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The World of David the Gnome aired on Nickelodeon in 1987 as an English dub by Cinar of the original Spanish language show that aired in 1985. David was voiced by Tom Bosley who had played everybody’s favourite blue collar dad Mr. C in Happy Days. The character was based on the gnome characters of The Secret Book of Gnomes by author Wil Huygen and illustrator Rien Poortvliet. If you’re a David fan and aren’t acquainted with the original book please please get this for the illustrations alone-Poortvliet’s work is amazing and Huygen details the lives of the little folk in such good humoresque detail you won’t for a minute doubt the woods are full of them.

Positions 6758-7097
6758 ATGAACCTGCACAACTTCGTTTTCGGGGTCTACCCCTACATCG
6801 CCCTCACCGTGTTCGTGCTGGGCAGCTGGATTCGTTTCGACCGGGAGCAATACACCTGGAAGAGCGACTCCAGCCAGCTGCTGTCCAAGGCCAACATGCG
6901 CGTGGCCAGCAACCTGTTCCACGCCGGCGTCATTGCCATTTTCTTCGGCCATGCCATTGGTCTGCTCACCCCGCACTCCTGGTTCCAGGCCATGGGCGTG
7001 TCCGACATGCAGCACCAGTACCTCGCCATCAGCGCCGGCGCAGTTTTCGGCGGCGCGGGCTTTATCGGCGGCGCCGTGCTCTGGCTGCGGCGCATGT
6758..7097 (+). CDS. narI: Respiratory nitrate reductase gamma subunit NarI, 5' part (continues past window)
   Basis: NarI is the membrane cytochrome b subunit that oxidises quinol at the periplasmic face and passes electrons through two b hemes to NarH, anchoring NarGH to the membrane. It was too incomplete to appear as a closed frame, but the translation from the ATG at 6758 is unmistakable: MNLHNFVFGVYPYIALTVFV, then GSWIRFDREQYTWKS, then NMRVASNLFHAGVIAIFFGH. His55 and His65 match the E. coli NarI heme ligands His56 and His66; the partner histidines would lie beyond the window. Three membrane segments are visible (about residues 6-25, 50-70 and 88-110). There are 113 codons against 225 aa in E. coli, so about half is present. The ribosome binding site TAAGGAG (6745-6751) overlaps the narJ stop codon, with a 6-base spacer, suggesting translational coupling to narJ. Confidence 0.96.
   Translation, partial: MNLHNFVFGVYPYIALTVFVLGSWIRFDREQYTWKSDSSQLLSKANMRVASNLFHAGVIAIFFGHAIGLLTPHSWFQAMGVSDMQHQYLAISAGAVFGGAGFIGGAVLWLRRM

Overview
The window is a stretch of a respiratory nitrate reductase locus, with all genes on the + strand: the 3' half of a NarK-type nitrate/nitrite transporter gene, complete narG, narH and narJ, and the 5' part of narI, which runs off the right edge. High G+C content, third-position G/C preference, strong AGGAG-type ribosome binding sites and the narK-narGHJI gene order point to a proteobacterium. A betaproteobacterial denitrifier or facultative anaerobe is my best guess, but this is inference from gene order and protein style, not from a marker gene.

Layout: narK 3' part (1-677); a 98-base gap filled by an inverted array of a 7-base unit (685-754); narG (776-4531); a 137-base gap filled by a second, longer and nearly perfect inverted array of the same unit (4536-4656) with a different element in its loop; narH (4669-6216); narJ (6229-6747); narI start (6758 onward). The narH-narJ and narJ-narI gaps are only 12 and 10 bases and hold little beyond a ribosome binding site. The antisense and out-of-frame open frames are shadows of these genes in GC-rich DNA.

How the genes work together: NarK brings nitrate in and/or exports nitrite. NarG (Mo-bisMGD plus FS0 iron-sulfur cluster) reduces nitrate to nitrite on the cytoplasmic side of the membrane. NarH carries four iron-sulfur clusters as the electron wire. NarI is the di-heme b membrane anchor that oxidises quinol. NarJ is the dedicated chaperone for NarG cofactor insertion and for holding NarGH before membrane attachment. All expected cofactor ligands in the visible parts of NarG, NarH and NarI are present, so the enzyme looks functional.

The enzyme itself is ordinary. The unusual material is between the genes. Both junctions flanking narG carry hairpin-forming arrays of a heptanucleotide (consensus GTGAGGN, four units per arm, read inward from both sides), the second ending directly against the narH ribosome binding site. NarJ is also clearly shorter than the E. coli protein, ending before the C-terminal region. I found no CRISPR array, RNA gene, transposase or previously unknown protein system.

Huygen/ Poortvliet did other works involving the gnomes and other figures of Dutch myth- I was recently reading The Book of the Sandman which showcases the skill of Poortvliet as a painter and also the delux edition of Gnomes which shows more naked gnomes than you can shake a stick at- all in the name of Academia of course ;). I got them through my local library but Amazon carries others such as :

The Living Forest: a world of Animals
Farm Book
Noah’s Ark
Journey to the Ice Age: Mammoths and other Animals of the Wild
He was One of Us: the Life of Jesus of Nazareth
Daily Life in Holland in 1566
Gnomes deluxe collectors edition
Dutch Treat
The Book of the Sandman
A Gnomes’ Christmas
Dogs
Secrets of the Gnomes
Horses